Management representatives at the Kearny Pathmark deferred comment to A&P corporate headquarters in Montvale which issued a press release Jan. 9 saying that A&P “… has filed a motion with the U.S. Bankruptcy Court for the Southern District of New York seeking approval to close 14 stores in (New Jersey, New York, Pennsylvania and Connecticut) as the Company prepares to emerge from Chapter 11. The store closures are expected to be completed in the Company’s fiscal first quarter, subject to court approval.”
A&P President/CEO Sam Martin characterized the 14 stores as “underperforming locations.”
“While this was a very difficult decision that will unfortunately impact some of our customers, partners, (employees) and the surrounding communities, these actions are absolutely necessary as we continue to strengthen A&P’s operating foundation and improve our performance,” Martin said.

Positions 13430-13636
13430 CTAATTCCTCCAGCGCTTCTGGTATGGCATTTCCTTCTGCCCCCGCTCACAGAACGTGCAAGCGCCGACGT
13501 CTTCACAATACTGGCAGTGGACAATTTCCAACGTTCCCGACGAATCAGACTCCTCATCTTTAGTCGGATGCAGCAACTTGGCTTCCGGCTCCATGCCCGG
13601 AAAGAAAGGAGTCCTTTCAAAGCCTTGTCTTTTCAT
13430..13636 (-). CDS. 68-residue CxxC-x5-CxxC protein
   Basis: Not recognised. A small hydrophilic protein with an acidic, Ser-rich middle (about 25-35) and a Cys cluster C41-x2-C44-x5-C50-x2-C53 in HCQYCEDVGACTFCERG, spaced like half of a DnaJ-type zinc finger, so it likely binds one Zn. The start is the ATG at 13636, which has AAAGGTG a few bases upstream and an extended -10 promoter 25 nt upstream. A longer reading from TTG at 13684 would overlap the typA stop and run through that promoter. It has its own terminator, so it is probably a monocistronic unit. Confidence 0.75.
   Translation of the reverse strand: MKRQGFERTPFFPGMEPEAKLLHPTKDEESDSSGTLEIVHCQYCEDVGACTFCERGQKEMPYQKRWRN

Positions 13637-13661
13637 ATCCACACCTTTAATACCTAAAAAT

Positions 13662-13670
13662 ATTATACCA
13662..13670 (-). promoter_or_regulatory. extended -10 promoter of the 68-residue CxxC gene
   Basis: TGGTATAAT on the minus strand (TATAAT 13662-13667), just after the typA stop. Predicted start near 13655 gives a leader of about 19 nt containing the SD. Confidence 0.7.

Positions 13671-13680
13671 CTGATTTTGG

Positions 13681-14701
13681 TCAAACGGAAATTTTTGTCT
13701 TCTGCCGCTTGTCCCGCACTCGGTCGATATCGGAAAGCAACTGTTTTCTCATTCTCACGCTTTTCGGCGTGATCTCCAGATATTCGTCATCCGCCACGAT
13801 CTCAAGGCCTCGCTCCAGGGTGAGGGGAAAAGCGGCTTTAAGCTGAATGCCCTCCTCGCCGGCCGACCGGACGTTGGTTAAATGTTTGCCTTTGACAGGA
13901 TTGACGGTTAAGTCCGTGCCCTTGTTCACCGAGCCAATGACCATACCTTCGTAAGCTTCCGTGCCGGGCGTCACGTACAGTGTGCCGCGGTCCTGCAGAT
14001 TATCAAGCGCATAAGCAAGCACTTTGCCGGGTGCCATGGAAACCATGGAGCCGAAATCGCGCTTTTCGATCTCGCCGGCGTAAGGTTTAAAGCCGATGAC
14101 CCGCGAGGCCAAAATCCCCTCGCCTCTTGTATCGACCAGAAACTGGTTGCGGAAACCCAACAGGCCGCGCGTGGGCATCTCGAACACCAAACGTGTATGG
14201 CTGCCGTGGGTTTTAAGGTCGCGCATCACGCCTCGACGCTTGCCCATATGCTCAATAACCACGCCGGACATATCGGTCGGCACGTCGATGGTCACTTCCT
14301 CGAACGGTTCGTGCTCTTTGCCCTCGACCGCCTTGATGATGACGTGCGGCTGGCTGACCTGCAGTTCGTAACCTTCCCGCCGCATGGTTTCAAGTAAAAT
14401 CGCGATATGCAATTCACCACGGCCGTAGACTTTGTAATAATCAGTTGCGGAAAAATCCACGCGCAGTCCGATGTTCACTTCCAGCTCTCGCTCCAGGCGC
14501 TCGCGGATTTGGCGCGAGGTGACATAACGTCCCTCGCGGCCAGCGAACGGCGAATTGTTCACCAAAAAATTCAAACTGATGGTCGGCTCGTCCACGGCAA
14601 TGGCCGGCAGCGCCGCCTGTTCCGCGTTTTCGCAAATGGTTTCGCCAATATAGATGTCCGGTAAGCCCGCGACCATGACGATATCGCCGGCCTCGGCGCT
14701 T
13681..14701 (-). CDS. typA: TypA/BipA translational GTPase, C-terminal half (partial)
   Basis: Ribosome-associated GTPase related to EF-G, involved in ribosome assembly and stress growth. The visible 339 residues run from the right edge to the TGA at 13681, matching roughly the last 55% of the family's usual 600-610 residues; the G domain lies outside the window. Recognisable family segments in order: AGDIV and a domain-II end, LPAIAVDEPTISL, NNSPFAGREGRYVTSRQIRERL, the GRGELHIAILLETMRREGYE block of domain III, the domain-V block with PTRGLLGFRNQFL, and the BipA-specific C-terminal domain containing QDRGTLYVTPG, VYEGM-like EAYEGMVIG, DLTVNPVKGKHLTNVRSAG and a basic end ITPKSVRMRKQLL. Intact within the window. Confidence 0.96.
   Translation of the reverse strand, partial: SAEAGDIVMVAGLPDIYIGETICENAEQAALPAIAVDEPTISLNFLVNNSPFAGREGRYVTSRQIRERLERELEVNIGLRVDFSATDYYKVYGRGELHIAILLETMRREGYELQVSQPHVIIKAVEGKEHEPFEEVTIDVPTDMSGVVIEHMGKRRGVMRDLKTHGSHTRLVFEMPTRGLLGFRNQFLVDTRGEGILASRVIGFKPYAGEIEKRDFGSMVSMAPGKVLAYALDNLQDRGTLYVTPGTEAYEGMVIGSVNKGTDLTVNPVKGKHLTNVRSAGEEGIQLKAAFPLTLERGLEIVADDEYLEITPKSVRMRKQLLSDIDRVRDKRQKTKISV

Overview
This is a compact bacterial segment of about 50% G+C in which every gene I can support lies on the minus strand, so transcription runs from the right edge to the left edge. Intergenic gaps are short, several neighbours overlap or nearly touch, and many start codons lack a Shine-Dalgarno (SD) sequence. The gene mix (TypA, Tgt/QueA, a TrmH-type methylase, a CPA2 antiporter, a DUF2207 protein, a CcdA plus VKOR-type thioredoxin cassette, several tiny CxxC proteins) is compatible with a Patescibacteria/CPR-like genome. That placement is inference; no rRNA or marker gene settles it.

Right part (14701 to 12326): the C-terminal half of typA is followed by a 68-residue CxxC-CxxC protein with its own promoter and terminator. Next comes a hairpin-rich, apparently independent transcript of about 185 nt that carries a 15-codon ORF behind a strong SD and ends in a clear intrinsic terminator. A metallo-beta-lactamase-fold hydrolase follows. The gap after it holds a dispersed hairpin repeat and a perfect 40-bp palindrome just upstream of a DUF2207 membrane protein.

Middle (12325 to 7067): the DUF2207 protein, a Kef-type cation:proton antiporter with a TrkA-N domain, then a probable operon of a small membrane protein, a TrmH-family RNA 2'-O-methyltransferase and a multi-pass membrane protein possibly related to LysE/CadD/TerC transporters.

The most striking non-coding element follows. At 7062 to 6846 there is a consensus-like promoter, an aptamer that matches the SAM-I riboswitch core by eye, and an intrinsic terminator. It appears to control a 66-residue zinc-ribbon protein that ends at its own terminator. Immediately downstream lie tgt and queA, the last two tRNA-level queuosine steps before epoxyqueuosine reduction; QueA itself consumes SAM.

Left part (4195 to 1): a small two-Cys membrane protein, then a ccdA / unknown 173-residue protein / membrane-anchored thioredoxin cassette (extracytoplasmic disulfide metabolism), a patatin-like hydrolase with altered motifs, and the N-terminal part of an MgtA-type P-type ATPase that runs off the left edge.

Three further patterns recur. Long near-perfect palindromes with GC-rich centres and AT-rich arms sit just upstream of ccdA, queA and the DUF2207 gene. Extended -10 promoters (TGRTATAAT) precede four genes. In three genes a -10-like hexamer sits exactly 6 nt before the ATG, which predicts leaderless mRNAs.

“As part of the store closing process, A&P will work to facilitate future store assignments based on (employees’) collective bargaining agreements,” he said.
No plans have been announced for what, if anything, will come to replace the 58,643 square foot retail property.
Vornado Realty Trust, which owns the land containing the store and parking lot, has declined comment on the situation, according to spokesman Mark Semer.
Kearny Mayor Alberto Santos called the pending closure “disappointing to hear. We’ll be losing a key retail establishment on Passaic Ave. I’m hoping we will work with Vornado to attract a quality retailer to that site.”
Santos added: “The supermarket industry in general is facing challenging times. When there were bankruptcies and a round of supermarket closings last year, we were all relieved that the Kearny location wasn’t on the list. The supermarket business tends to be competitive and we have a relatively high number for the small geographic area we’re in.”